“It’s so gratifying to see this kid come in here and do that,” Marlins manager Jack McKeon said after the game. “This kid wasn’t fazed at all. He had good poise all night long.”

For more, check out this game recap.


The major league careers of pitcher Jake Hehl and catcher Jim Boyle both began — and ended — on June 20th. Hehl pitched a single inning for Brooklyn in 1918, while eight years later Boyle squatted behind home plate during one lone frame at the Polo Grounds for the Giants.

Hehl, a German-American, was born on December 10, 1899 and grew up in Williamsburg, Brooklyn. He attended Brooklyn Prep and was what the New York Times called “one of the best schoolboy pitchers that has been seen in Brooklyn this season.”

He was signed to the Brooklyn Robins by Hall of Fame manager “Uncle Robbie” Wilbert Robinson on June 18, 1918 and made his first and only appearance against John McGraw‘s Giants on June 20, 1918 at Ebbets Field.

With Brooklyn trailing 6-0, Hehl was called on to pitch the ninth inning in relief of Jack Coombs. He quickly retired Giants pitcher Red Causey, then proceeded to hit the legendary Jim Thorpe with a pitch before going on to retire right fielder Ross Youngs and shortstop Art Fletcher. The New York Times wrote that his “big league baptism was impressive,” but unfortunately for Hehl, he skipped the next five sacraments and proceeded immediately to the last rights, as the right-hander’s major league career was over just as quickly as it began, although it’s hard to tell the circumstances under which is had ended; especially considering he had pitched quite well in his debut.

He went on to play nine documented seasons in the minor leagues with the Jersey City Skeeters of the International League (1918), New Haven Weissman/Indians of the Eastern League (1919-1921),  Columbia Comers of the South Atlantic League (1922), Rocky Mount Tar Heels/Broncos of the Virginia League (1923-1925), and Jacksonville Tars of the Southeastern League. Over that stretch he went 95-108 while throwing 1,705 innings in 256 games.

Apparently, following his baseball career he also went on to be a successful bowler in various Catholic bowling leagues around Brooklyn, according to an e-book (which I did not read because I refused to pay even $3 for it after reading how poorly written the preview was) written by some guy Robert Grey Reynolds Jr.

Herman Charles “Jake” Hehl (I wonder where the nickname Jake came from) died on July 4, 1961 in Brookyn at the age of 61 (looks like Roger Maris wasn’t the only one to get to 61 in ’61).

Jake Hehl, pictured with the 1920 New Haven Weissman


Jim Boyle was born on January 19, 1904 in Cincinnati, Ohio and went directly from college at Xavier University to play for John McGraw with New York Giants.

He caught one inning of one game for the Giants; on June 20, 1926 in an 8-0 loss against the Pirates at the Polo Grounds.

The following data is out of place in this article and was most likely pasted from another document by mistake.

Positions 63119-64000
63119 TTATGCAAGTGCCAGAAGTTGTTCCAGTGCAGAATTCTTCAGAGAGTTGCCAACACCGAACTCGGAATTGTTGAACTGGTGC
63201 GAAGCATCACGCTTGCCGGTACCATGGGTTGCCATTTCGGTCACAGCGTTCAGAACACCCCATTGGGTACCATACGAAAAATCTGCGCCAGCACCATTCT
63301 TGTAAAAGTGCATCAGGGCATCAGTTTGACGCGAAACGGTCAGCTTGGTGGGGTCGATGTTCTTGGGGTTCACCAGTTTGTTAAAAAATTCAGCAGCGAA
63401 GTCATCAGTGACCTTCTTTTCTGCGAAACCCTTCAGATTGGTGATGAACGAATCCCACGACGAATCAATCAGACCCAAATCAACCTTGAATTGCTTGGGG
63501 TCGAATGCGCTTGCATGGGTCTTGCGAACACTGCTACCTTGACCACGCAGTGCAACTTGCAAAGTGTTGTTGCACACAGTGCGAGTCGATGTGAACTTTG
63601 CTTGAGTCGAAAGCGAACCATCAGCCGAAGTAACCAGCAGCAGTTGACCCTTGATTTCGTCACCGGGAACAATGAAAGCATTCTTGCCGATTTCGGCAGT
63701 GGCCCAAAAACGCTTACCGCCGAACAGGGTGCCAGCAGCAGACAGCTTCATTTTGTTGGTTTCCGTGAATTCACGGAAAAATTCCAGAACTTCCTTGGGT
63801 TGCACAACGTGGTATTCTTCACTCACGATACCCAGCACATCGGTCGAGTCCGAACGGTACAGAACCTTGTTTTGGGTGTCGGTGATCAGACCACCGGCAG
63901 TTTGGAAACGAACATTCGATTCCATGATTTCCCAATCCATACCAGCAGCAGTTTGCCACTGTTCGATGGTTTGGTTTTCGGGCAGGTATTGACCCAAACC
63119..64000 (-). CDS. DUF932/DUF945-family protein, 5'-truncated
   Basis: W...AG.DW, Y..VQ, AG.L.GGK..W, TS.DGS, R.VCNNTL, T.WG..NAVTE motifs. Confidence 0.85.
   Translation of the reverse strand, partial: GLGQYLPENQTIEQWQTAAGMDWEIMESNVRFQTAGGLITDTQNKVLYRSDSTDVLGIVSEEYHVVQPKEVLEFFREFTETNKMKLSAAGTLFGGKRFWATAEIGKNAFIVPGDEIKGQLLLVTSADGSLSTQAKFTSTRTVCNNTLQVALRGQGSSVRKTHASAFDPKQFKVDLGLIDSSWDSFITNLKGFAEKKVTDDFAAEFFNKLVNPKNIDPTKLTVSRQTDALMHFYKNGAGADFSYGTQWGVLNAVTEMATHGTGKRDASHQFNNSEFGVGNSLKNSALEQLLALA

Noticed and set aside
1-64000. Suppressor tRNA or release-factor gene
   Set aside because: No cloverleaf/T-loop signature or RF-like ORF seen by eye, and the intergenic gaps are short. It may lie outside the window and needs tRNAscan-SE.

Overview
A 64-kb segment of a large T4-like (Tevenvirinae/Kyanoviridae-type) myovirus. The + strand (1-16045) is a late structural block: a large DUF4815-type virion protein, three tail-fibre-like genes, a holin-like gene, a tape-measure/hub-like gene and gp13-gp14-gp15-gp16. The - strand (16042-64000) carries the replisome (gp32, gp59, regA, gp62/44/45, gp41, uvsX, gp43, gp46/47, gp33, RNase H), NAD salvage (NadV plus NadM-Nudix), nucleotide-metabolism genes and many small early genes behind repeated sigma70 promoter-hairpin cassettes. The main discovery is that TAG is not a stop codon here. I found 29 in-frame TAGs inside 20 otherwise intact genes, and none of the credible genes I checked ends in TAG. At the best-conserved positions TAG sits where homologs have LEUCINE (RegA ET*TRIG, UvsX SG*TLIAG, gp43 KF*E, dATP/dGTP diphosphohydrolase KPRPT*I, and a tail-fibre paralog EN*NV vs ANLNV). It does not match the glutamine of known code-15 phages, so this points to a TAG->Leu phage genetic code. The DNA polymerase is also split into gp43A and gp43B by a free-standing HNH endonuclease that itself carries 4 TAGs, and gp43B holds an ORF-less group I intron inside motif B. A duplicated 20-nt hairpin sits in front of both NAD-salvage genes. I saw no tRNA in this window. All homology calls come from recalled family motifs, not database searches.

The Giants were already down 8-0 when McGraw called on Boyle in the ninth inning to catch the second of Chick Davies‘ two scoreless innings. By the time the game ended, Boyle was still six spots away in the batting order from coming up to the plate.

It’s not known how much longer he remained on the Giants roster, but because he never played in the minors, he has the dubious distinction of having had the shortest known professional baseball career in history.

He later went on to become the founder and owner of a New York City steakhouse called The Browntown Beefery.

Jim Boyle died on Christmas Eve in 1958 in his hometown of Cincinnati at the age of 54.

Jim Boyle, 1926 New York Giants


Other players who played in their first and only major league games on June 20th were a right fielder named McRemer who went hitless in three at-bats for the Union Association’s Washington Nationals against the Boston Reds; Nick Wise of the 1888 Boston Beaneaters (the modern day Atlanta Braves), who caught and played right field while going 0-for-3 against the New York Giants; left-handed pitcher Fred Blank for the 1894 Cincinnati Reds, who started and pitched eight innings while giving up five hits, four runs, and nine walks with one strike out against the St. Louis Browns (who are now known as the Cardinals, not to be confused with the American League Browns who moved to Baltimore and are now known as the Orioles); and shortstop Tom Murray of the 1894 Philadelphia Phillies, who played in one game of a doubleheader in New York against the Giants and struck out in each of his two at-bats.

Note: Catcher Terry Connell appeared in a National Association game on June 20, 1874 for the Chicago White Stockings (the modern-day Chicago Cubs) against the Brooklyn Atlantics. The National Association was the precursor to the National League (which was established in 1876) and considered to be the first ever professional baseball/sports league, but isn’t technically considered a major league.